Here’s my minor attempt at playing the “democracy” game.  I don’t really expect this to have any effect, but figured it wouldn’t hurt to send in my 2c anyways:

Greetings Councillor Cambell,

I’m a resident and Markham taxpayer, living in Ward 5 at <address>

I have I’d like to express that I do not have any interest in funding an arena that is almost surely to end up as a new financial liability for current and future Markham taxpayers.

Given the historical failure of so many public funded arenas at profitability, an extremely convincing case ought to be required for this proposed project.  Additionally, all those that are lobbying for the project ought to be publicly identified, since they stand to benefit substantially from the proposed subsidies and hidden future tax incentives.  Those supporting those lobbyists in city council also ought to be publicly identified so that a future audit for potential benefits received can be performed.

We live in a culture that has a collective case of Alzheimers, so I like to point out that it wasn’t that long ago that Toronto’s Skydome failed spectacularly as an Ontario and city investment, eventually sold again and again at firesale prices until Rogers eventually bought it.  As Ontario tax payers, we are surely still paying for interest charges on the debt incurred for this project, despite the fact that it no longer provides any direct source of income to finance that debt.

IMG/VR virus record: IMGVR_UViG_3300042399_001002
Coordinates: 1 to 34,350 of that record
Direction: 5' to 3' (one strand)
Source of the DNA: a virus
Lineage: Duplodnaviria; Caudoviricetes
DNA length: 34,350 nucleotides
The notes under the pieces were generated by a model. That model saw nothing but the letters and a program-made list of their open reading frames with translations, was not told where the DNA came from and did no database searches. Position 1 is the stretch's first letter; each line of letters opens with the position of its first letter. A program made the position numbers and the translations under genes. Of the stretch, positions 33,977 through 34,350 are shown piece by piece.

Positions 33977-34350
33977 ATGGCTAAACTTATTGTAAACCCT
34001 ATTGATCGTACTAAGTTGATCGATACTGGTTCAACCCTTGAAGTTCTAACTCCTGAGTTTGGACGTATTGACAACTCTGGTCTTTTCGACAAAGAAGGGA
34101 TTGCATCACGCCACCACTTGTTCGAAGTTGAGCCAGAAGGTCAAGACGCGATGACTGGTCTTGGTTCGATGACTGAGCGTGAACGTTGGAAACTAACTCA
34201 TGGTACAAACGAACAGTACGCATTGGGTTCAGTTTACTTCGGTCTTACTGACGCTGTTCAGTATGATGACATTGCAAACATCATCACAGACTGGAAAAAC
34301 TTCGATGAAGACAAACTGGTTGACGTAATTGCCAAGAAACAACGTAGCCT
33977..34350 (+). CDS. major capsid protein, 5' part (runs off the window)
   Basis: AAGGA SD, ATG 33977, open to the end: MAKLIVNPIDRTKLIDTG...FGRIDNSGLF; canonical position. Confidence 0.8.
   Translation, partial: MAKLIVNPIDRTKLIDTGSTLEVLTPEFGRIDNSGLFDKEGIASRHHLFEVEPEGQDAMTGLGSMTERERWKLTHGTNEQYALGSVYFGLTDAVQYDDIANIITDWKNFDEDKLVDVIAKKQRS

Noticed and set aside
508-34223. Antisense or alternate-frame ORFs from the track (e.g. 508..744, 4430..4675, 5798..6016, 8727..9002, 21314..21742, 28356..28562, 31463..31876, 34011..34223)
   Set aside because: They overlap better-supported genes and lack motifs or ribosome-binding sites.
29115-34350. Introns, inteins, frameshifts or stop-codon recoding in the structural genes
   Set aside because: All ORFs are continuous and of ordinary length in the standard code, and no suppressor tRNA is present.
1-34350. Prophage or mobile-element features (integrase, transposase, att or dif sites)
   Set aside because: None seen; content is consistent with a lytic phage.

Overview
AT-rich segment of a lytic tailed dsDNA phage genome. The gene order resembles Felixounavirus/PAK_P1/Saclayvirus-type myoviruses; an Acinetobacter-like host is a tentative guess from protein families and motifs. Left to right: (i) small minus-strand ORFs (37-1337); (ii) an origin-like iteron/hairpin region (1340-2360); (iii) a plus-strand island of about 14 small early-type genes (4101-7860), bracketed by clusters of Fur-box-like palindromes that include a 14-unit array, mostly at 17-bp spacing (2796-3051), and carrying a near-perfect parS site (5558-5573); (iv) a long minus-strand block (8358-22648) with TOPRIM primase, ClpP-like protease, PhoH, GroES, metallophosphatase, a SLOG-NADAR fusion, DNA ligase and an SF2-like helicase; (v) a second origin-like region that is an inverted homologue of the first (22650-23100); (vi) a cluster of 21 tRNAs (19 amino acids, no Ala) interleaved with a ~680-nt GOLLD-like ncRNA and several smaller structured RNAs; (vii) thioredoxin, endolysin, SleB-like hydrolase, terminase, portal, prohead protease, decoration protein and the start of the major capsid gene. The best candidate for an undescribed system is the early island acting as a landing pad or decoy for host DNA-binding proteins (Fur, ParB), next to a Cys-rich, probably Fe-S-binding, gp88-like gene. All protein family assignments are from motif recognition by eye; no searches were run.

I found the following relevant :

This last points out that the Montreal stadium took three decades to pay off!

An arena paid for using Markham city funds and tax benefits, is really an arena that will be paid with taxpayer debt servitude, directly or indirectly.  Allowing our council to fall for this sales pitch will mean that we will almost surely end up, like so many other municipalities, playing out the same old pathetic story of padding the pockets of commercial developers at the expense of the residents.

 For non-Markham residents, here’s a couple stories with some of the background.  Also interesting is the survey that can be found on the Markham council website, since it outlines some of the tax shelters that were being provided with the package.

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An attempt to understand my reactions to the ambulance chasing reporting of “Democracy Now”

Posted by peeterjoot on September 10, 2013


It’s been a while since I’ve listened to the Democracy Now’s podcast.  I like some of the interviews that they give, as well as the historical perspective on certain events.  For example, they’ve had some interesting coverage of the 50th year Martin Luther King speeches and the March on Washington.  I’ve also enjoyed some of their bumper music, such as “Has the bombing begun” by David Rovics, and the Rise Against’s “Hero of War”, a spectacular story of a military recruits transition to an understanding of the reality of warfare.

I often cry a little bit every time I hear Hero of War.  My little brother, now a US marine, has fallen victim to this hero propaganda.  I hope he comes out of his tour in one piece physically and emotionally.  It’s hard to visualize him being forced into a position where he is the one beating and pissing on his “man” or mowing down the girl carrying a dirty makeshift white flag, but I know that is unfortunately in the realm of possibility.  However, I digress.